Zika virus (ZIKV) has caused significant disease, with widespread cases of neurological pathology and congenital neurologic defects. Rapid vaccine development has led to a number of candidates capable of eliciting potent ZIKV-neutralizing antibodies (reviewed in refs. 1,2,3). Despite advances in vaccine development, it remains unclear how ZIKV vaccination affects immune responses in humans with prior flavivirus immunity. Here we show that a single-dose immunization of ZIKV purified inactivated vaccine (ZPIV)4,5,6,7 in a dengue virus (DENV)-experienced human elicited potent cross-neutralizing antibodies to both ZIKV and DENV. Using a unique ZIKV virion-based sorting strategy, we isolated and characterized multiple antibodies, including one termed MZ4, which targets a novel site of vulnerability centered on the Envelope (E) domain I/III linker region and protects mice from viremia and viral dissemination following ZIKV or DENV-2 challenge. These data demonstrate that Zika vaccination in a DENV-experienced individual can boost pre-existing flavivirus immunity and elicit protective responses against both ZIKV and DENV. ZPIV vaccination in Puerto Rican individuals with prior flavivirus experience yielded similar cross-neutralizing potency after a single vaccination, highlighting the potential benefit of ZIKV vaccination in flavivirus-endemic areas.
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The associated accession numbers for the coordinates and structure factors reported in this paper have the following Protein Data Bank IDs: 6MTX, 6MTY, 6NIP, 6NIU and 6NIS. The sequences for MZ4, MZ1, MZ2, MZ20, MZ24, MZ54, MZ56 heavy chains and MZ4, MZ1, MZ2, MZ20, MZ24, MZ54, MZ56 light chains have been deposited in GenBank under ID codes MN523667, MN523668, MN523669, MN523670, MN523671, MN523672, MN523673, MN523674, MN523675, MN523676, MN523677, MN523678, MN523679 and MN523680, respectively. The data that support the findings of this study are available from the corresponding authors upon request. The interim aggregate data of the ZPIV trial in Puerto Rico (NCT03008122) are available with permission from the Division of Microbiology and Infectious Disease, NIAID, NIH, as this is currently an active, ongoing Phase I study.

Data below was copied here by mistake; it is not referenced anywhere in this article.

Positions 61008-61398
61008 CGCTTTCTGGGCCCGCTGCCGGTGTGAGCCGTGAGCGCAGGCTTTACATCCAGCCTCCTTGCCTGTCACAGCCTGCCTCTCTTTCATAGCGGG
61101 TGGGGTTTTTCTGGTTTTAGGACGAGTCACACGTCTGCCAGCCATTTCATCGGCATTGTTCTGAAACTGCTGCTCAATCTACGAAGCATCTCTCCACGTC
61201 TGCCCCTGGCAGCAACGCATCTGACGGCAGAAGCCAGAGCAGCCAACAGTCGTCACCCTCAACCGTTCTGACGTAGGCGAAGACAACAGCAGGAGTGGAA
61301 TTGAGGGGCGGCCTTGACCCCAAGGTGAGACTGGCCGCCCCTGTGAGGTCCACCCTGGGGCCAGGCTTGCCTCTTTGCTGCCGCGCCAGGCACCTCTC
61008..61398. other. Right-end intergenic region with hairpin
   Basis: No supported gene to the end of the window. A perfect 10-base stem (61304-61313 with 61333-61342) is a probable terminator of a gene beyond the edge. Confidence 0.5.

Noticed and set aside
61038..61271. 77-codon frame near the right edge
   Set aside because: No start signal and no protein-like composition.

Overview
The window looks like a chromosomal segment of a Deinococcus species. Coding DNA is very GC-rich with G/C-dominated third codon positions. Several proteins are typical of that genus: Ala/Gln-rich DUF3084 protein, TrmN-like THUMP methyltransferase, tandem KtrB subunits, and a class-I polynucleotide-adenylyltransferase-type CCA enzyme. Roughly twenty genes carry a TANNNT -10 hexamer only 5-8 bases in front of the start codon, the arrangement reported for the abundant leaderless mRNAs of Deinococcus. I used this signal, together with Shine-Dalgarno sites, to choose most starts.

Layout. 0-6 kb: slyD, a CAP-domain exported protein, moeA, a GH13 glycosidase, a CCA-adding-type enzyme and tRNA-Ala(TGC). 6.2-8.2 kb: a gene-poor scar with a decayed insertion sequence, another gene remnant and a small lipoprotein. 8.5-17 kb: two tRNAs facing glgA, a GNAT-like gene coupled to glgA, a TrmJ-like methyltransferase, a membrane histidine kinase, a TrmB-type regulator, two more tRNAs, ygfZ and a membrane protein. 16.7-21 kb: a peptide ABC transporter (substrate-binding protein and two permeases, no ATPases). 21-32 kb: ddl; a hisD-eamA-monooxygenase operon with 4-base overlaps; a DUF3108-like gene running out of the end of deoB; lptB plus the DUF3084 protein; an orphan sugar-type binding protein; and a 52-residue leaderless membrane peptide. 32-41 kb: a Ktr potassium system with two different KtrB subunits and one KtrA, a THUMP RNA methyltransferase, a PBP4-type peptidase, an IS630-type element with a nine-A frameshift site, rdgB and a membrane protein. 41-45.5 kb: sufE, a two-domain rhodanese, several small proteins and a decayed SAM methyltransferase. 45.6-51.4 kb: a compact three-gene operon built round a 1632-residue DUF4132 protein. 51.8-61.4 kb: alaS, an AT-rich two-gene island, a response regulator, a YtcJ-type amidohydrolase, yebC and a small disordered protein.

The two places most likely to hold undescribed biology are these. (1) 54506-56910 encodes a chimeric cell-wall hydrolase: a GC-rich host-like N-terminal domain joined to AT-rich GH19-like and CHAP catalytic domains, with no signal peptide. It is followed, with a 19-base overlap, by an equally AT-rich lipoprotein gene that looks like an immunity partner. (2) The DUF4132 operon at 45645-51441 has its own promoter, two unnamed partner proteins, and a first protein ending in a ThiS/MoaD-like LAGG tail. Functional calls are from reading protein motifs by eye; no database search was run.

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We sincerely thank the clinical trial participants and staff. In addition, we thank M. Creegan, M. Eller and the MHRP FlowCore facility for help with FACS sorting and C. Kuklis, Q. Chen, D. Barvir, A. Srikanth, T. Li, C. Fung, B. Yadav, B. Sumlin, G. Ballarini, N. Burrell, R. Olson and A. Dean for technical support. X-ray diffraction data were collected at beamlines at the Advanced Photon Source, Argonne National Laboratory, and the National Synchrotron Light Source II. This work was primarily funded by the US Department of the Army and the Defense Health Agency (0130602D16) to K.M. Work at BIDMC under D.B. was performed with support from the US Department of Defense, Defense Health Agency (0130602D16), the Henry M. Jackson Foundation and the Harvard Catalyst, Harvard Clinical and Translational Science Center (National Center for Research Resources and the National Center for Advancing Translational Sciences, National Institutes of Health Award UL1 TR001102) and with financial contributions from Harvard University and its affiliated academic healthcare centers. The ZPIV vaccine trial in Puerto Rico was funded by the Vaccine Treatment Evaluation Unit (VTEU) at Saint Louis University (contract no. HHSN2722013000021I) under S.L.G. The network of VTEUs is supported by the National Institute of Allergy and Infectious Diseases, part of the National Institutes of Health. The funders of the clinical trials were involved in the clinical study design, clinical study operations and approval of the clinical protocols. The ZPIV program leads (K.M. and N.L.M.) and the study sponsors had final responsibility for the decision to submit for publication. This work was supported by a cooperative agreement (W81XWH-07-2-0067) between the Henry M. Jackson Foundation for the Advancement of Military Medicine and the US Department of Defense (DoD) under the leadership of N.L.M. and M.R. The Structural Biology Center (SBC) and Northeastern Collaborative Access Team (NE-CAT) beamlines are funded by the National Institute of General Medical Sciences from the National Institutes of Health (P41 GM103403) at the Advanced Photon Source, Argonne National Laboratory. SBC-CAT is operated by UChicago Argonne for the US Department of Energy, Office of Biological and Environmental Research under contract no. DE-AC02-06CH11357. This research used ID-17-1 (AMX) beamline of the National Synchrotron Light Source II, a US Department of Energy (DOE) Office of Science User Facility operated for the DOE Office of Science by Brookhaven National Laboratory under contract no. DE-SC0012704. In addition, this work was supported by NIH contract no. HHSN272201400058C to B.J.D. Material has been reviewed by the Walter Reed Army Institute of Research. The content is solely the responsibility of the authors and does not necessarily represent the official views of Harvard Catalyst, Harvard University and its affiliated academic healthcare centers or the National Institutes of Health. The opinions or assertions contained herein are the private views of the authors, and are not to be construed as official, or as reflecting true views of the Department of the Army or the Department of Defense. The investigators have adhered to the policies for protection of human subjects as prescribed in AR 70–25.